Symphonic Music - Released October 5, 2018 | Chandos

Booklet Distinctions Diapason d'or - Le Choix de France Musique
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Sir Andrew Davis returns to his exploration of Holst’s orchestral works with the brilliant BBC Philharmonic, a series initiated almost ten years ago by the late Richard Hickox, then taken over by another expert in British repertoire. This selection of orchestral works by Holst provides a remarkable overview of his career, ranging from such early works as A Winder Idyll – composed in 1897 when he was still studying at the Royal College of Music – to the Scherzo of a symphony on which he was working towards the end of his life. None of the music recorded here was published in his lifetime, and the Scherzo – rarely heard though it is – is the only work to have entered the repertoire. A Moorside Suite, originally written for brass band, is featured here in the composer's rarely heard arrangement for strings. The young British cellist Guy Johnston is the soloist in Invocation, one of Holst’s most significant works, calling for a subtle balance of virtuosity and expressive qualities. © Chandos

Quartets - Released October 5, 2018 | Chandos

Distinctions 5 de Diapason - 5 étoiles de Classica
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For its very first recording on Chandos, the Arcadia String Quartet presents what has been at the very heart of its musical career and influences: the complete string quartets by Bartók. With the music of the Hungarian composer, the members of this Romanian ensemble, neighbours of his birthplace, have won such major careershaping competitions as Osaka, the Wigmore Hall, and Hamburg. Bartók’s attachment to the string quartet – as to no other genre – was to the keystone of the Viennese tradition, but with the aim of moving the medium out of its native city a little, into the countryside of alternative tonalities and rhythms. The six mature works he wrote are being revealed here with all the singular patterns, mixed modalities, bitterness, lamentations, and, at times, bright folk influences which they contain. © Chandos
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Solo Piano - Released October 5, 2018 | harmonia mundi

Hi-Res Booklet Distinctions 5 étoiles de Classica
A century after his death on 25 March 1918, many harmonia mundi artists are eager to pay tribute to Claude Debussy, the magician of melody and timbre, the great 'colourist' and father of modern music. After Rachmaninoff's Preludes, Nikolai Lugansky wanted to present a finely nuanced portrait of this composer so fond of travelling! Whether it ranges over time (Hommage à Haydn) or the most vividly imagined open spaces, this freely composed programme is concerned above all with light and colour, in works we can never tire of. © harmonia mundi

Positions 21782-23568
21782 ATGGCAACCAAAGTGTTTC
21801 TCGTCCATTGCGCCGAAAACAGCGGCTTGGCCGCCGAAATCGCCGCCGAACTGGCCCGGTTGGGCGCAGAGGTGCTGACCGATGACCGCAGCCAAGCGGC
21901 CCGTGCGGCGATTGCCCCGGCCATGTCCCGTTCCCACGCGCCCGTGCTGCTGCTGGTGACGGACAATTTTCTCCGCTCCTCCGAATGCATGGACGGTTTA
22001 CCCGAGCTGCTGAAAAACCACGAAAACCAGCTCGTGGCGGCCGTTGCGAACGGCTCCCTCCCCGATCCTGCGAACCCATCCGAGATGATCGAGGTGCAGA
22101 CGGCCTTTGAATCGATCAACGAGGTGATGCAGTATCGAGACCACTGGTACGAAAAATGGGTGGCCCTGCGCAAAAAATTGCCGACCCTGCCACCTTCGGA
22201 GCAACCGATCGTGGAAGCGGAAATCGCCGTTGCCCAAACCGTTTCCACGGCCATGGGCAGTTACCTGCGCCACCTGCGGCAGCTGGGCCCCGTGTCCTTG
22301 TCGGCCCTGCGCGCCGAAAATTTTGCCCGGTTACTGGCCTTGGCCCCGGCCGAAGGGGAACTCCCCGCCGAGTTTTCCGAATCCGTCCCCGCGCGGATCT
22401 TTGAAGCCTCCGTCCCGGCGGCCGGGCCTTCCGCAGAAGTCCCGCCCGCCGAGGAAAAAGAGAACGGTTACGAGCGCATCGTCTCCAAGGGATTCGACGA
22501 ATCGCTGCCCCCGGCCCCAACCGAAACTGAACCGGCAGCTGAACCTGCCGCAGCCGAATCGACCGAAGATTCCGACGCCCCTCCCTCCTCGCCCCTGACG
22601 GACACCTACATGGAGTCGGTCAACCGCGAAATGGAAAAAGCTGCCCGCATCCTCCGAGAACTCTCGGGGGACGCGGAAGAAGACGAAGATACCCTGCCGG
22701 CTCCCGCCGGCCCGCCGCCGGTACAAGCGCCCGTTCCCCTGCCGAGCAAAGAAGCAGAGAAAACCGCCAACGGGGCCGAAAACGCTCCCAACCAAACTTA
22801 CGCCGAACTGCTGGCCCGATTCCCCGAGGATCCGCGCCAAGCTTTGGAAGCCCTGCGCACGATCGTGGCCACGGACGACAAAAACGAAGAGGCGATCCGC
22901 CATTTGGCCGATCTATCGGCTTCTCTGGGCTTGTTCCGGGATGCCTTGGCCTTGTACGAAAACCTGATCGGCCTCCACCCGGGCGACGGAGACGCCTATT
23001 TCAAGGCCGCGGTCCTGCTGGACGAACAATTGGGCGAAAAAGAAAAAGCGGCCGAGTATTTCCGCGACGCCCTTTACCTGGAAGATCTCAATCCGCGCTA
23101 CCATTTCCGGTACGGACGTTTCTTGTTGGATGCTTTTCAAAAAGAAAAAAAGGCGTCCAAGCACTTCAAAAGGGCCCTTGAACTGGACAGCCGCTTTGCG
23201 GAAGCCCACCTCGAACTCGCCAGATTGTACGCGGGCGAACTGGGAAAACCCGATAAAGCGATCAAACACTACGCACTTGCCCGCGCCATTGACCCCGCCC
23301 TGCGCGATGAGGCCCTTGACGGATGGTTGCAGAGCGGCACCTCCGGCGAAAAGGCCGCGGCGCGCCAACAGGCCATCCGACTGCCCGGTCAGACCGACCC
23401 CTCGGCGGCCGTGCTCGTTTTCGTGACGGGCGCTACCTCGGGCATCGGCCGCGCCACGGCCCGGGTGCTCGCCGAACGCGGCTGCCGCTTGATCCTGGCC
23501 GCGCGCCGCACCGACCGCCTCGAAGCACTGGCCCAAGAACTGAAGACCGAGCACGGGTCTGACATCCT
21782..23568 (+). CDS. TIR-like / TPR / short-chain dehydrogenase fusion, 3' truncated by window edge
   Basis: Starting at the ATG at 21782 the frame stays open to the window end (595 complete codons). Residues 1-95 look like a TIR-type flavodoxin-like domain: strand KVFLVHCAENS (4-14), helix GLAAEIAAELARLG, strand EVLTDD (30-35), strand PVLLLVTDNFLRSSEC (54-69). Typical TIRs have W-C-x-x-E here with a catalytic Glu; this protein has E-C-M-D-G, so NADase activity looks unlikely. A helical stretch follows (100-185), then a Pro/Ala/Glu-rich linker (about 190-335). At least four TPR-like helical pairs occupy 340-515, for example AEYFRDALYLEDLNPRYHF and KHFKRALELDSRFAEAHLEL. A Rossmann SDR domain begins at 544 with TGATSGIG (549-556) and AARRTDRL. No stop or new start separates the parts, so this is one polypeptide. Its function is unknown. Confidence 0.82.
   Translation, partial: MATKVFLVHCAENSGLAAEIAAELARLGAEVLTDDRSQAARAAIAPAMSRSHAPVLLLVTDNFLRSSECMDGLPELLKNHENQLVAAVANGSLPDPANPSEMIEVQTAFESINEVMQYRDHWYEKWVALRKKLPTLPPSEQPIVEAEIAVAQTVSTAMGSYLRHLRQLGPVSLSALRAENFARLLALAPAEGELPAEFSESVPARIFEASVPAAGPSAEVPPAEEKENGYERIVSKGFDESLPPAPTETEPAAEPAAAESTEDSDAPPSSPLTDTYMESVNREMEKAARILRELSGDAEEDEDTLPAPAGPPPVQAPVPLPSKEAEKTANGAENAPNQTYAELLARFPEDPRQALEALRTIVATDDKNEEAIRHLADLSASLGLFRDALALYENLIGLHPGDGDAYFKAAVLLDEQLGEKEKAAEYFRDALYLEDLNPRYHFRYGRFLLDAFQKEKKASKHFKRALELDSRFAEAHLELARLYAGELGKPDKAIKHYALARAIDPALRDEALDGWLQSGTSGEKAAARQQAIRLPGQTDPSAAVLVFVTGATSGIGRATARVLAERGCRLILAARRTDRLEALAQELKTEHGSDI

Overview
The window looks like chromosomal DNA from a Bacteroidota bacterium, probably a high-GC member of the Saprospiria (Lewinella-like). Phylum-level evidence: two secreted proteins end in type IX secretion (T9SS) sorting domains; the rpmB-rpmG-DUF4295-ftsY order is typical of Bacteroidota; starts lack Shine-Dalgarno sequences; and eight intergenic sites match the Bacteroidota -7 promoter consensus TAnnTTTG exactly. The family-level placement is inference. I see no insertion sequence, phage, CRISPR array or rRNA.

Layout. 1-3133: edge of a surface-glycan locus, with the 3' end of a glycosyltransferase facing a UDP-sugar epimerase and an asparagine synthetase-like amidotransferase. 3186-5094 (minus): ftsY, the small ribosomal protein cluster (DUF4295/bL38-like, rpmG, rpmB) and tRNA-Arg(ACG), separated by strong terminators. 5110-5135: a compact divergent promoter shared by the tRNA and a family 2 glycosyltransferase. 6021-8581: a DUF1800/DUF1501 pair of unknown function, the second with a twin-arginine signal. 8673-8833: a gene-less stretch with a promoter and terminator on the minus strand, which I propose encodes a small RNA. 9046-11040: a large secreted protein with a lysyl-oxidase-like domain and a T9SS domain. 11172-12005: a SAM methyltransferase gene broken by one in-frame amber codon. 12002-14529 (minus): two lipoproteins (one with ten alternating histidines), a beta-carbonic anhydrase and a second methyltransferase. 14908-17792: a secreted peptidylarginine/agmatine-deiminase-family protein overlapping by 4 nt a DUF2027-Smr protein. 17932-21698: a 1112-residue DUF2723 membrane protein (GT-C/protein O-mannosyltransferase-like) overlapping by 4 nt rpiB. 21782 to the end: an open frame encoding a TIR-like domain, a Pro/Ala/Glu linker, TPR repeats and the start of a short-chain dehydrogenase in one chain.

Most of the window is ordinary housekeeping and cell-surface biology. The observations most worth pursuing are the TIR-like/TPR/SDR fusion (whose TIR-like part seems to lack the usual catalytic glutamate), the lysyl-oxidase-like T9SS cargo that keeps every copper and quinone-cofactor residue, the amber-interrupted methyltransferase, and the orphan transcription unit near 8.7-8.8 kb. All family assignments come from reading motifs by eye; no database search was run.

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Chamber Music - Released October 5, 2018 | harmonia mundi

Hi-Res Booklet Distinctions 5 de Diapason - Gramophone Editor's Choice - 5 Sterne Fono Forum Klassik
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Symphonies - Released October 5, 2018 | LSO Live

Hi-Res Booklet Distinctions 5 de Diapason
Composed against a cataclysmic backdrop of Stalinist oppression and the Second World War, Shostakovich's Eighth Symphony is a deeply affecting poem of suffering. The composer described it as 'an attempt to reflect the terrible tragedy of war', and it contains some of the most terrifying music he ever wrote. Here, Gianandrea Noseda conducts the London Symphony Orchestra with intensity and understanding, allowing the music to tell its own story as it travels from darkness into light, yearning more for peace than for victory. One of the leading conductors of his generation, Gianandrea Noseda holds several high-profile international positions in addition to his role as Principal Guest Conductor of the London Symphony Orchestra, including Music Director of the National Symphony Orchestra in Washington DC. His previous releases on LSO Live include acclaimed interpretations of the Verdi Requiem and Britten War Requiem, and this recording follows the digital release of Shostakovich: Symphony No 5, which will receive a full release in October 2019 coupled with the composer's First Symphony. © harmonia mundi
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Solo Piano - Released September 28, 2018 | ARTALINNA

Hi-Res Booklet Distinctions Diapason d'or - Choc de Classica
Considered as one of the most inspired pianists of his generation, Severin von Eckardstein explores three major cycles of French music from the 1900s, associating Claude Debussy’s two revolutionary books Images (1904-1907) and Gabriel Dupont’s La Maison dans les dunes (1907-1909) as part of this debut album under the Artalinna label: this suite of 10 pieces with memorable atmospheres filled with luminous colours and heady melodies will stand out for many as a musical revelation! © Artalinna